Warsaw Landlord Chad Zartman files Notice of Tort Claim against State Cops, Mayor, Kosciusko County, City Council

"Courtroom Gavel" by Joe Gratz, public domain

A tort claim notice has been filed against the Indiana State Police, Warsaw Mayor Joe Thallemer, Kosciusko County and Warsaw City Council on behalf of Chad Zartman, of Warsaw.

Zartman is a local landlord and vocal critic of Thallemer.

Zartman is being represented by Massillamany, Jeter and Carson out of Hamilton County.

Certified letters were sent to all parties by the law firm Tuesday to give notice of intent of filing, which has to be done within a certain period of time, said Mario Massillamany, managing partner of the law firm. As of right now, no tort claim has been filed.

This results from an incident following a Warsaw City Council meeting on March 28 when two phones were taken from Zartman by ISP. The tort claim notice alleges the phones were taken before warrants were drawn up.

Thallemer said Tuesday he became aware of an ISP investigation into Zartman’s online activities approximately four months ago when he was approached by the ISP and later interviewed.

“I find it hard to believe the state police would launch an investigation without merit or confiscate telephones without the proper warrants,” Thallemer said.

ISP Public Information Officer Sgt. Ted Bohner and Kosiusko County Prosecutor Dan Hampton both said Tuesday that they were unable to comment on the tort claim because it was tied to an ongoing investigation.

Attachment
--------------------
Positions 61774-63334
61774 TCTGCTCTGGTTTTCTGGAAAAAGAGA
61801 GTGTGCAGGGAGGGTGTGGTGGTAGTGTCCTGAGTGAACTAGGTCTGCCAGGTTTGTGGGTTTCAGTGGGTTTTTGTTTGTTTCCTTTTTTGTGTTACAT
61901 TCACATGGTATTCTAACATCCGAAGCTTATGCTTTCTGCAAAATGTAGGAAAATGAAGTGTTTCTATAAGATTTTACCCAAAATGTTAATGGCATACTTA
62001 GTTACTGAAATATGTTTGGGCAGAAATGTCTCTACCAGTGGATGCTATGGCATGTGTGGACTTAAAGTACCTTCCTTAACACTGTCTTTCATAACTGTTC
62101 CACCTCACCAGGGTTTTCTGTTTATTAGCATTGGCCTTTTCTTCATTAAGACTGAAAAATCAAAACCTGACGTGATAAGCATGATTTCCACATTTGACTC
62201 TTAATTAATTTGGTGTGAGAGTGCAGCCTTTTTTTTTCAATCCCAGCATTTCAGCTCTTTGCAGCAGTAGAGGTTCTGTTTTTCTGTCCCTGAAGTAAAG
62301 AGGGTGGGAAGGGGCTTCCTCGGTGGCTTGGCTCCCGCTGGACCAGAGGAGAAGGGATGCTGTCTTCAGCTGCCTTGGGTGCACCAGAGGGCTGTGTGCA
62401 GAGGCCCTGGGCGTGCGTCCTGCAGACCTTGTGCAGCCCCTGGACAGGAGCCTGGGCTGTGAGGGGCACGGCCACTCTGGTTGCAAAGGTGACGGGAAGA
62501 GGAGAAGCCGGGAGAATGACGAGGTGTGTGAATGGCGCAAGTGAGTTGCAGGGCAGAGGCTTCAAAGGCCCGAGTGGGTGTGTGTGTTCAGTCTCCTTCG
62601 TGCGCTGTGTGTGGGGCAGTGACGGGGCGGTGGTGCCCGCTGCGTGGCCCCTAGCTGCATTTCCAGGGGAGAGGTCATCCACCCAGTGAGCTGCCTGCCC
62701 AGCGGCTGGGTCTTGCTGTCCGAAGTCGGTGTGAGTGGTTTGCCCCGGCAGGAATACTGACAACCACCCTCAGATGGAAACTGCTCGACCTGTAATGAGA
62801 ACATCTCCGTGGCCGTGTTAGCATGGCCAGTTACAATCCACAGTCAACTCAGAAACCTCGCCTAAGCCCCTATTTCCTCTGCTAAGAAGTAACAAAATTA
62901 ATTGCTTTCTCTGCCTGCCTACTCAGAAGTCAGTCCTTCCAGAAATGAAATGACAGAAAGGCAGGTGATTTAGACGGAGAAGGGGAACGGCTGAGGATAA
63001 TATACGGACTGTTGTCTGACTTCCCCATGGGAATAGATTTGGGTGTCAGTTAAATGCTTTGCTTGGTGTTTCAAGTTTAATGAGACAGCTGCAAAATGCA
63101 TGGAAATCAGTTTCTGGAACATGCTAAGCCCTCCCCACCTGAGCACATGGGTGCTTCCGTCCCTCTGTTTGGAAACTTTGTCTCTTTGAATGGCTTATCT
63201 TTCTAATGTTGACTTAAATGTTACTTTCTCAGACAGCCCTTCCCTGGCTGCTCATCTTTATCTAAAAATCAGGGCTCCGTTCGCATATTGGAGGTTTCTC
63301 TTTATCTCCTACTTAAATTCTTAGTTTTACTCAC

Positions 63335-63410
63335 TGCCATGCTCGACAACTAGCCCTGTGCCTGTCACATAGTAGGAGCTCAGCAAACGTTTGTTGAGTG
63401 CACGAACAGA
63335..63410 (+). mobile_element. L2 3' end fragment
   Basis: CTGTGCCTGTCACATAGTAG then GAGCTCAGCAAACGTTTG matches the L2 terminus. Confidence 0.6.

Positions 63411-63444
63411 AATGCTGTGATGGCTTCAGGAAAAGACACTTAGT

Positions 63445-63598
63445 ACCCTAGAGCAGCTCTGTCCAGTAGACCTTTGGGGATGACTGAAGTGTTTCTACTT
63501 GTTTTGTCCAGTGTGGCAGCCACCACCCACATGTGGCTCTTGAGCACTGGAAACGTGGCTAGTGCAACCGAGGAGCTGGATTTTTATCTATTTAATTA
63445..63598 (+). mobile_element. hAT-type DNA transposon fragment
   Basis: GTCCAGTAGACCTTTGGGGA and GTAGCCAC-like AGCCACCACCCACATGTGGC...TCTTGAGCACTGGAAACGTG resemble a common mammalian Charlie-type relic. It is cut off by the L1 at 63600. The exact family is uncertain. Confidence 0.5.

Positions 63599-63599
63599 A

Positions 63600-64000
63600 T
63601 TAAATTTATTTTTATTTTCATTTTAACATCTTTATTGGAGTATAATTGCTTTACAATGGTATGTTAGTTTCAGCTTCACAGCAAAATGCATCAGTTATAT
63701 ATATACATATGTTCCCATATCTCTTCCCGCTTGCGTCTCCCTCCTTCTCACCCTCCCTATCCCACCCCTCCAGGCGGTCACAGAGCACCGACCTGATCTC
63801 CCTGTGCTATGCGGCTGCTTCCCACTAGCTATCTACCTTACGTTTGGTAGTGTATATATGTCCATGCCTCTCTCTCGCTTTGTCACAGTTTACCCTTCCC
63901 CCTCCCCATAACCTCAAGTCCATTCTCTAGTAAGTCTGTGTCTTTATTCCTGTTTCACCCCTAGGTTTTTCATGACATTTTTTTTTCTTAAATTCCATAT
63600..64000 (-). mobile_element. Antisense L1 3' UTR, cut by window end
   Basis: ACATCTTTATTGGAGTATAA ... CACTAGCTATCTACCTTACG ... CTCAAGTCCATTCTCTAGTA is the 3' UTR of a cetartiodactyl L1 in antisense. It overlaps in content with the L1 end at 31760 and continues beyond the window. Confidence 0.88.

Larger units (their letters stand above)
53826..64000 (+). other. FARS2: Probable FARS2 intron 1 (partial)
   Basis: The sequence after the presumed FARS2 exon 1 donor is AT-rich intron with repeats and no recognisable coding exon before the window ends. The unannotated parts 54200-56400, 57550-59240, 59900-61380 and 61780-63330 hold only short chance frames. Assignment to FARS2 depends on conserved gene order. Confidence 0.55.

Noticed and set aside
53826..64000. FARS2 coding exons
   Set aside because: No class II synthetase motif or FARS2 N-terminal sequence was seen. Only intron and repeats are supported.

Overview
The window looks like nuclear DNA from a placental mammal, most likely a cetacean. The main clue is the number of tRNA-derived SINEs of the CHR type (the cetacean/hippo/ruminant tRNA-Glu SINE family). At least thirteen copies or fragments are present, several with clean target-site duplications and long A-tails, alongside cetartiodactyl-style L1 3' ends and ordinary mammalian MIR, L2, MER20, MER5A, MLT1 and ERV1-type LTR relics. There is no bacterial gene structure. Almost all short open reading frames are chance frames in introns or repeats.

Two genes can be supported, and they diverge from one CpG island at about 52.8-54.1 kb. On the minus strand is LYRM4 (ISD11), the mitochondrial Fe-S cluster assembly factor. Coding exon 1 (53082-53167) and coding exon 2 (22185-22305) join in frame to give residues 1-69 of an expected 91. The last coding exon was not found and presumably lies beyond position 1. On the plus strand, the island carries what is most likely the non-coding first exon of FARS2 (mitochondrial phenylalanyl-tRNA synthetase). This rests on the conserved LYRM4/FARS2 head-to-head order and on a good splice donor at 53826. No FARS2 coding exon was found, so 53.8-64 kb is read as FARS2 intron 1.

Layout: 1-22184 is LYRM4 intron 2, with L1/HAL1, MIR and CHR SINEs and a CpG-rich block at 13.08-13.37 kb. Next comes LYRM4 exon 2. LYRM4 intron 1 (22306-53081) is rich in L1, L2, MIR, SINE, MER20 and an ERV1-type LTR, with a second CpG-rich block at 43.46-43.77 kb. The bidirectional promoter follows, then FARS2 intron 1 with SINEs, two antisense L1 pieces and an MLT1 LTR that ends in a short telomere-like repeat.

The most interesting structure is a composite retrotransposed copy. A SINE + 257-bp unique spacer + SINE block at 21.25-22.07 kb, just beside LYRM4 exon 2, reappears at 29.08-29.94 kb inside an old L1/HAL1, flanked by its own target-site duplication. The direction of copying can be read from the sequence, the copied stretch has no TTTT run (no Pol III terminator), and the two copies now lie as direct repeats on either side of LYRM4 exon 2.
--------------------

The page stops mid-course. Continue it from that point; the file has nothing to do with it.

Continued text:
No charges have so far been filed as a result of the investigation.

Massillamany said during a telephone interview Tuesday Zartman was trying to help Thallemer’s opponents in the upcoming primary election by uploading a video to website disappointingjoethallemer.com.

Massillamany said this is a case of First Amendment infringement and there is case law that supports that.

“We are claiming this is political speech,” Massillamany said.

In a news release, Massillamany said, “Every citizen in America should have the right to speak freely about political issues and not be targeted by the government.”

Massillamany also said there was no warrant obtained.

“No judge would have signed off on the warrant,” he said.

A news release from the law firm claims it wasn’t until after the phones were taken, “did Indiana State Police Officers write a probably cause affidavit and search warrant containing many falsehoods.”